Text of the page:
Targum The targumim (singular targum, תרגום; interpretation, translation, version) were originally spoken translations of the Jewish scriptures (also called the Tanakh) that a meturgeman (professional interpreter) would give in the common language of the listeners when that was not Hebrew. This had become necessary near the end of the 1st century BCE, as the common...

The 16 Scrolls of the complete Tanakh, Old Testament Scrolls on display in Glen Rose, Texas

Hebrew Bible

The Hebrew Bible The Hebrew Bible, also called the Tanakh (Tenakh, Tenak, Tanach) or Mikra, is the canonical collection of Hebrew scripture, which is also the textual source for the Christian Old Testament. These texts are composed mainly in Biblical Hebrew, with some passages in Biblical Aramaic (in the books of Daniel, Ezra...

Oral Torah

Oral Torah According to Rabbinic Judaism, the Oral Torah or Oral Law (תורה שבעל פה, Torah she-be-`al peh, lit. “Torah that is on the mouth”) represents those laws, statutes, and legal interpretations that were not recorded in the Five Books of Moses, the “Written Torah” (תורה שבכתב, Torah she-bi-khtav, lit. “Torah that is in writing”), but...

The Wisdom of Jesus the Son of Sirach, or Ecclesiasticus

The Wisdom of Jesus the Son of Sirach or Ecclesiasticus A Prologue made by an uncertain Author This Jesus was the son of Sirach, and grandchild to Jesus of the same name with him: this man therefore lived in the latter times, after the people had been led away captive,...


Psalms The Book of Psalms (תְּהִלִּים‬, Tehillim, “praises”), commonly referred to simply as Psalms or “the Psalms”, is the first book of the Ketuvim (“Writings”), the third section of the Hebrew Bible, and thus a book of the Christian Old Testament.[1] The title is derived from the Greek translation, ψαλμοί, psalmoi, meaning “instrumental music” and, by extension, “the words accompanying...

Torah Bible Studying Learning Reading Books Book

Development of The Hebrew Bible Canon

Development of The Hebrew Bible Canon Rabbinic Judaism recognizes the 24 books of the Masoretic Text, commonly called the Tanakh or Hebrew Bible, as authoritative.[1] Modern scholarship suggests that the most recently written are the books of Jonah, Lamentations, and Daniel, all of which may have been composed as late as the second century BCE....

Primary Texts Of Kabbalah

Primary Texts Of Kabbalah The primary texts of Kabbalah were allegedly once part of an ongoing oral tradition. The written texts are obscure and difficult for readers who are unfamiliar with Jewish spirituality which assumes extensive knowledge of the Tanakh (Hebrew Bible), Midrash (Jewish hermeneutic tradition) and Halakha (practical Jewish law). The Torah For kabbalists, ten utterances in Genesis with which...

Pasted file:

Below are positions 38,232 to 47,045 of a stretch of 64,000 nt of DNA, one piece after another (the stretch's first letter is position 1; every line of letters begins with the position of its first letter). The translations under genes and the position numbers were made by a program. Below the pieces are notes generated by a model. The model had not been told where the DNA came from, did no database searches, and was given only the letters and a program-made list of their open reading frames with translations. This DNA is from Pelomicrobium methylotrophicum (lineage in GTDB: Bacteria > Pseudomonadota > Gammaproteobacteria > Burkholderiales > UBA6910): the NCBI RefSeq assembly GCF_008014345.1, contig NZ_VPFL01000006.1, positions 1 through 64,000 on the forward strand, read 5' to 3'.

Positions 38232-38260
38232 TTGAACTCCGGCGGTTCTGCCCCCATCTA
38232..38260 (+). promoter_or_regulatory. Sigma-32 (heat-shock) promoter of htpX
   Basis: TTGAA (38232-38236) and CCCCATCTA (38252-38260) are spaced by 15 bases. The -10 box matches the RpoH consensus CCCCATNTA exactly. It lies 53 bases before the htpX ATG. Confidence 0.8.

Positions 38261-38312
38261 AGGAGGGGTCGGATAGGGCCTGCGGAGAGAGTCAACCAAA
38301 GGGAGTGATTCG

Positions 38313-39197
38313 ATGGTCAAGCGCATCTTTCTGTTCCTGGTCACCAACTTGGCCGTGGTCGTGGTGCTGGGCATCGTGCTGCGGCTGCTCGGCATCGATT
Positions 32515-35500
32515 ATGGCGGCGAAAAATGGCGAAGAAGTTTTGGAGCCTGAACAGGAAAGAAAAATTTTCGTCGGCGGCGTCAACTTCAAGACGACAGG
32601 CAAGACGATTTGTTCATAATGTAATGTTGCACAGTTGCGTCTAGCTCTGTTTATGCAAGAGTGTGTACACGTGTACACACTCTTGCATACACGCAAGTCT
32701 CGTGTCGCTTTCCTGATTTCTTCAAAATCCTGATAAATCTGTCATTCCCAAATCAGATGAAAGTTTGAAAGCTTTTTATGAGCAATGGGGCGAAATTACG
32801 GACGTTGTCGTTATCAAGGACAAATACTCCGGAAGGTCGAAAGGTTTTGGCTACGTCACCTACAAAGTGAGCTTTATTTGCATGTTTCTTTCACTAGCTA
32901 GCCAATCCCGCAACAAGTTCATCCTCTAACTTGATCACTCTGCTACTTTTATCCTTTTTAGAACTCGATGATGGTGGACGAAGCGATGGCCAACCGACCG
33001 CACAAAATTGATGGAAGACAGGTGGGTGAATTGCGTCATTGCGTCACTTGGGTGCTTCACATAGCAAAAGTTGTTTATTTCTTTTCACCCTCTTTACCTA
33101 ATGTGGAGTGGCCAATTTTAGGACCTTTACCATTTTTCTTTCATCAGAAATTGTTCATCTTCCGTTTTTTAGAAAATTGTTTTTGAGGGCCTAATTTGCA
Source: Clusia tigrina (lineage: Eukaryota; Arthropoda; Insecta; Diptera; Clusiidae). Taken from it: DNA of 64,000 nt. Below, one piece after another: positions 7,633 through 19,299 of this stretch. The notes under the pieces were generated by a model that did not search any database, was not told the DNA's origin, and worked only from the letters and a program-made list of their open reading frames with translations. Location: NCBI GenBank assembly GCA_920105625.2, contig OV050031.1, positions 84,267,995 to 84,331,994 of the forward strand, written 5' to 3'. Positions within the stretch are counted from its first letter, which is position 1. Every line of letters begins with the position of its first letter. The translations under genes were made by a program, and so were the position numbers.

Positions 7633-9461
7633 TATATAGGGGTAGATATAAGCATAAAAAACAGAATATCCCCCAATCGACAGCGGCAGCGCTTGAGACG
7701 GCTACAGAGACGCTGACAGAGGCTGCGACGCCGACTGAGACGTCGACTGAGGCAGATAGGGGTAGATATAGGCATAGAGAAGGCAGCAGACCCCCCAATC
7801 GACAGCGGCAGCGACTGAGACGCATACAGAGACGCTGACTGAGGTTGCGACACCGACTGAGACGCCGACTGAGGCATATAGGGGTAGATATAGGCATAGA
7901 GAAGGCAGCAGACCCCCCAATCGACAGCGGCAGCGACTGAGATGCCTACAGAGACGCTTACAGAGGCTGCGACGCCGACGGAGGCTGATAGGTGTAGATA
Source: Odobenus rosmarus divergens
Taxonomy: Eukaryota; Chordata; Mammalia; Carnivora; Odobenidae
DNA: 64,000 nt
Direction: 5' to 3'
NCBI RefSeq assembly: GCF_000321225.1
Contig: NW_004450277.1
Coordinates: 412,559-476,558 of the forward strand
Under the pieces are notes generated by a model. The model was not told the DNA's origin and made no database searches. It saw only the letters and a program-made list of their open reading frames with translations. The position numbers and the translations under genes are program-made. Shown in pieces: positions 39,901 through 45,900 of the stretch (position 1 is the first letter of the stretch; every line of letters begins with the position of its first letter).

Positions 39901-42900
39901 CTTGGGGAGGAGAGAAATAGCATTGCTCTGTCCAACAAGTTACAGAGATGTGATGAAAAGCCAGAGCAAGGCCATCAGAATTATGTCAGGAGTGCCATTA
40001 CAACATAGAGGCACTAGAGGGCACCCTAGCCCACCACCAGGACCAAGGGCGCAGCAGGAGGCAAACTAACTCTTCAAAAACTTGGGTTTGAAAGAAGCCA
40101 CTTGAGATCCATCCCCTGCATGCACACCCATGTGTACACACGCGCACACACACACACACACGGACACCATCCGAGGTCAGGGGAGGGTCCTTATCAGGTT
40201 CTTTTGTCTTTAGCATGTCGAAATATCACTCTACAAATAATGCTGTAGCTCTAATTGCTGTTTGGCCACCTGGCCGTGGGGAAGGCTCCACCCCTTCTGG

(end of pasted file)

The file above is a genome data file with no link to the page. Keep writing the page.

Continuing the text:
Yiskor for Herzl, by Boris Schatz.

Bereavement In Judaism

Bereavement In Judaism Bereavement in Judaism (אֲבֵלוּת, avelut, mourning) is a combination of minhag and mitzvah derived from Judaism’s classical Torah and rabbinic texts. The details of observance and practice vary according to each Jewish community. Mourners In Judaism, the principal mourners are the first-degree relatives: parent, child, sibling, and spouse. There are some...

Jewish Apocrypha

What is Jewish Apocrypha? Jewish apocrypha includes texts written in the Jewish religious tradition either in the Intertestamental period or in the early Christian era, but outside the Christian tradition. It does not include books in the canonical Hebrew Bible, nor those accepted into the canon of some or all...



What is Zohar? The Zohar (זֹהַר, “Splendor” or “Radiance”) is the foundational work in the literature of Jewish mystical thought known as Kabbalah. It is a group of books including commentary on the mystical aspects of The Torah (the five books of Moses) and scriptural interpretations as well as material on...


Biblical Apocrypha

What is Biblical Apocrypha? The biblical apocrypha (‘hidden’) denotes the collection of apocryphal ancient books found in some editions of Christian Bibles in a separate section between the Old and New Testaments[1] or as an appendix after the New Testament.[2] Some Christian Churches include some or all of the same texts within the body of their version of the Old...

Weekly Torah Portion

Weekly Torah Portion It is a custom among religious Jewish communities for a weekly Torah portion, popularly referred to as a parashah, to be read during Jewish prayer services. The parashah (Hebrew: פָּרָשַׁת הַשָּׁבוּעַ Parashat ha-Shavua), popularly just parashah (or parshah /pɑːrʃə/ or parsha) and also known as a Sidra (or Sedra /sɛdrə/) is a section of the Torah (Five Books...